In 2017, Estonia became amongst the first countries in Europe to provide a legal framework for business activities involving virtual currencies. Since then, the Baltic country has emerged as a preferred destination for crypto entrepreneurs to launch their businesses.
In a space of three years, Estonia licensed more than 1,400 entities, but as part of a crackdown on financial crime, regulators recently stripped more than 500 of their permits this year, Bloomberg reported in June.
So far, the crackdown has targeted companies that failed to start operations in Estonia within six months of getting a permit, Madis Reimand, who heads Estonia’s Financial Intelligence Unit (FIU), told the media outlet.
He added that more than a half of the remaining 900 crypto companies are now at risk of losing their licenses as they have no operations in Estonia and their managers are outside the country.
Last year, the Estonian parliament approved stricter licensing rules for crypto businesses after warnings from supervisors about rising fraud risks.
The new rules, which came into force on March 10, 2020, include an extended application processing time from 30 days to up to 120 days, an increased license fee of EUR 3,300, from EUR 345 previously, as well as know your customer/anti-money laundering (KYC/AML) compliance requirements.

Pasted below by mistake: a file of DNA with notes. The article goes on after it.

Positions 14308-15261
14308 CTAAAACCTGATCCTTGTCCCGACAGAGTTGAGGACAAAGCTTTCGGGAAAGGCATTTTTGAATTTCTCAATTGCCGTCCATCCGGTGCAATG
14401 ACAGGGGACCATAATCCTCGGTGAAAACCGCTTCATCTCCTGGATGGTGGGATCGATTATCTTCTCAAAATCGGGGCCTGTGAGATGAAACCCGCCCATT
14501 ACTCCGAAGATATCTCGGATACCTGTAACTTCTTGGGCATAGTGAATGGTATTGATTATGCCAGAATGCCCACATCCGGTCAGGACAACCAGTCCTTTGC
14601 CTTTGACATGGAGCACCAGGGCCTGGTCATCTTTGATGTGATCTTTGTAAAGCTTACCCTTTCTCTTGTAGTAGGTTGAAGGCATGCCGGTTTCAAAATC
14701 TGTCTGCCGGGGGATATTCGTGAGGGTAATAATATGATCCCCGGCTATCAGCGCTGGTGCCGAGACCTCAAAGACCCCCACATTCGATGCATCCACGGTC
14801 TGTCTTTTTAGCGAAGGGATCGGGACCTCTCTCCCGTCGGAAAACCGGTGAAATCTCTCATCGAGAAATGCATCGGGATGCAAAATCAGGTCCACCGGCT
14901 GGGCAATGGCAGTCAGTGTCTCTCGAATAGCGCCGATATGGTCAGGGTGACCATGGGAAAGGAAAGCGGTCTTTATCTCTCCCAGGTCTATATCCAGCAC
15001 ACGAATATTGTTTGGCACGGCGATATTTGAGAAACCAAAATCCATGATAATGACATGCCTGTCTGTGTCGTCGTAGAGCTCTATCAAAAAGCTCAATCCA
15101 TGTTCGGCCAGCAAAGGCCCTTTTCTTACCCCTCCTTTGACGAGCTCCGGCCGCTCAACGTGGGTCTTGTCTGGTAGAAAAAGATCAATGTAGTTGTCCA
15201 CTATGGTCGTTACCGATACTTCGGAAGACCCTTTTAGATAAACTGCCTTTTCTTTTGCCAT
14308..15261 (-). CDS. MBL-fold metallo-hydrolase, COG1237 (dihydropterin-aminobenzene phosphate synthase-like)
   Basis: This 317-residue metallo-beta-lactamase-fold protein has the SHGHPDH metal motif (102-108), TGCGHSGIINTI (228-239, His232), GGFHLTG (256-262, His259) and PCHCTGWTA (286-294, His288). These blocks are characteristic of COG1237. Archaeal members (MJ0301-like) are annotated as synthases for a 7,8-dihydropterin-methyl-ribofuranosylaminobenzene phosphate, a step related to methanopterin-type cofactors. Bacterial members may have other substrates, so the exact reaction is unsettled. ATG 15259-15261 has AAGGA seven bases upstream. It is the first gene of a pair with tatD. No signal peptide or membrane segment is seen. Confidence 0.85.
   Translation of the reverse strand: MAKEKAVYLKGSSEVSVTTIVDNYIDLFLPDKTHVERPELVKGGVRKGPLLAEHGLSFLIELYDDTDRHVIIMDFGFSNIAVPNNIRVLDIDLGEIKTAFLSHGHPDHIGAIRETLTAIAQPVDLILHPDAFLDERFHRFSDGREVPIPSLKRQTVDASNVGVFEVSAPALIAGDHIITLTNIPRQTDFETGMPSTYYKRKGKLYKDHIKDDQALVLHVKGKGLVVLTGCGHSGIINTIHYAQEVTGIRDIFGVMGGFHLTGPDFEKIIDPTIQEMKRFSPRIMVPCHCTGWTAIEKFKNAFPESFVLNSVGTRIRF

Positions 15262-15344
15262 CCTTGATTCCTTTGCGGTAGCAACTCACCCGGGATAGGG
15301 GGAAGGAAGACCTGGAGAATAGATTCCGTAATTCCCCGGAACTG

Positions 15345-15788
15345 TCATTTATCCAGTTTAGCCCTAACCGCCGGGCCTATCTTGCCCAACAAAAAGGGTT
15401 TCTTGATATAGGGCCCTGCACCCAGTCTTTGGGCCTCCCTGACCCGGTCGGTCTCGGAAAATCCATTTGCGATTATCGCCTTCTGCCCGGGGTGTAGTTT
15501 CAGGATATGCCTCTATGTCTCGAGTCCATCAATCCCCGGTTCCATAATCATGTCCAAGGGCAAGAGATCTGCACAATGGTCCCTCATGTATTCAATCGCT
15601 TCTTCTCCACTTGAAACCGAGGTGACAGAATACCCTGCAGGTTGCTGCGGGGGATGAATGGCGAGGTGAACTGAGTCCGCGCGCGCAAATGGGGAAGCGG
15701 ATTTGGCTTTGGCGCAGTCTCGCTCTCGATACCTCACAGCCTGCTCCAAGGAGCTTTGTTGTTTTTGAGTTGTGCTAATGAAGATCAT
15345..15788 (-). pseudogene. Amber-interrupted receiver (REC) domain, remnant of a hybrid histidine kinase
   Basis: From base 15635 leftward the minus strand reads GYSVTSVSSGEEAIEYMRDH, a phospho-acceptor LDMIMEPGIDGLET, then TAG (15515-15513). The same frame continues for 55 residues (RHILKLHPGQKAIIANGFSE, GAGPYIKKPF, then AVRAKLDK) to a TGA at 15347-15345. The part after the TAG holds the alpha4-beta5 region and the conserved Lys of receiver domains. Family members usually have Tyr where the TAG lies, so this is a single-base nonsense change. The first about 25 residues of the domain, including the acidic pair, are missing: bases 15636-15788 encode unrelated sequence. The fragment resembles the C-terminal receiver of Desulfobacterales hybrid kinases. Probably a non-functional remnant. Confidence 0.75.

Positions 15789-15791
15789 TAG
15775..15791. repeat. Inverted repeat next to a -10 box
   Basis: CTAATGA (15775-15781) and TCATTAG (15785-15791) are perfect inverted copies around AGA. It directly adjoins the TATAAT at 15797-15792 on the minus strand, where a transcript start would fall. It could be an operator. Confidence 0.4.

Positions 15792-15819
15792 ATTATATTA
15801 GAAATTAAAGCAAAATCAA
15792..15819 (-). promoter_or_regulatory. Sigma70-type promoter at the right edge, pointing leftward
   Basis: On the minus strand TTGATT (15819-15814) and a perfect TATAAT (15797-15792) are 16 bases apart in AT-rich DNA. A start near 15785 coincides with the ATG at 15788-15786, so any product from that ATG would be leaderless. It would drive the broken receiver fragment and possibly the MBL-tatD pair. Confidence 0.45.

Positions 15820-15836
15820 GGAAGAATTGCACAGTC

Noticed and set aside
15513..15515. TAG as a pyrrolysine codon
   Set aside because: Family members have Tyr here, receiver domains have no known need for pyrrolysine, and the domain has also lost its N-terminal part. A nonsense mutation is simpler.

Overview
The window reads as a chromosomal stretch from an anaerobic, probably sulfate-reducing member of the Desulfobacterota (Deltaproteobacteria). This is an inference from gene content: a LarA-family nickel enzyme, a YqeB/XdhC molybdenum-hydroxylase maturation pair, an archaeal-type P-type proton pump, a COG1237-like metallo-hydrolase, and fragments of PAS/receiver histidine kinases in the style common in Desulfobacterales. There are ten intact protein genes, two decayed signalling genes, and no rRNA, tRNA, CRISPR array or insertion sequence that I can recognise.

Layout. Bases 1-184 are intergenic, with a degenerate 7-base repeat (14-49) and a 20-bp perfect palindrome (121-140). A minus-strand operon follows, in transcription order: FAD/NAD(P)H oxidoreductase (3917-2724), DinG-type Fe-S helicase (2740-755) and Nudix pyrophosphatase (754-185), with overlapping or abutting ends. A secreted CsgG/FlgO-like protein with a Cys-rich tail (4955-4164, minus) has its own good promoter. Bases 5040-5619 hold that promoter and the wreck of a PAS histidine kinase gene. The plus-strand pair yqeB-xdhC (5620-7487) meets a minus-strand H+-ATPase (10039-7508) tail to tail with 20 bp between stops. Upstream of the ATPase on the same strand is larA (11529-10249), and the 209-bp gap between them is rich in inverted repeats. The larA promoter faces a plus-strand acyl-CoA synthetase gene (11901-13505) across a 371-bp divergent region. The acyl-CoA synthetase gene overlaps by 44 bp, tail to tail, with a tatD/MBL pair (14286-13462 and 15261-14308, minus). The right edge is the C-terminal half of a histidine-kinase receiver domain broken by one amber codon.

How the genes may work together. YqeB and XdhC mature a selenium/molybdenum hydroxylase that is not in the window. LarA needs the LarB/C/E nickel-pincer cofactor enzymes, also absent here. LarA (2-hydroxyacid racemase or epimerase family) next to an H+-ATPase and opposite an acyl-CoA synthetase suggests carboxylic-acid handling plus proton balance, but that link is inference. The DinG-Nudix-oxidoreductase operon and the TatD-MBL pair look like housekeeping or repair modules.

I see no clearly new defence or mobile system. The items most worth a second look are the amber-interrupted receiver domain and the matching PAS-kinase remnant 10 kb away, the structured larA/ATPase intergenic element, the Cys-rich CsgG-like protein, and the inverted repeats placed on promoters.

Companies with existing licenses had to bring their operations in compliance with the new requirements by July 1, 2020.
Cryptocurrency license requirements
Estonia’s crypto license allows businesses registered in the Baltic state to provide wallet services, as well as exchange services.
To obtain a license, the business and its key executives must meet a number of requirements regarding capital, business location, expertise, and more.
In particular, the persons serving key management roles in the company must be appropriately qualified and experienced, and have an immaculate reputation. All participants in the company will be required to provide passport copies and non-criminal records from all countries of citizenships as well as a full set of certificates, resumes, and other documents confirming their education and relevant experience.
There are also requirements involving business location. The legal entity must have a physical presence in Estonia including office and management board members residing in Estonia. The company must also operate in the Baltic state.
In terms of capital, there is a minimum share capital requirement of EUR 12,000, from EUR 2,500 previously, that must be paid in money equivalent.
The company must also have a payment account at a credit institution, e-money institution or a payment institution in Estonia, or in any other member state of the European Economic Area.
Licensed providers of virtual currency services must follow the same KYC/AML compliance requirements as financial institutions, including setting up appropriate internal AML rules of procedure, appointing a compliance officer, undertaking KYC of all customers, and monitoring their business relationships with customers.
The license is granted by the FIU, which is part of the Estonian Police and Border Guard Board.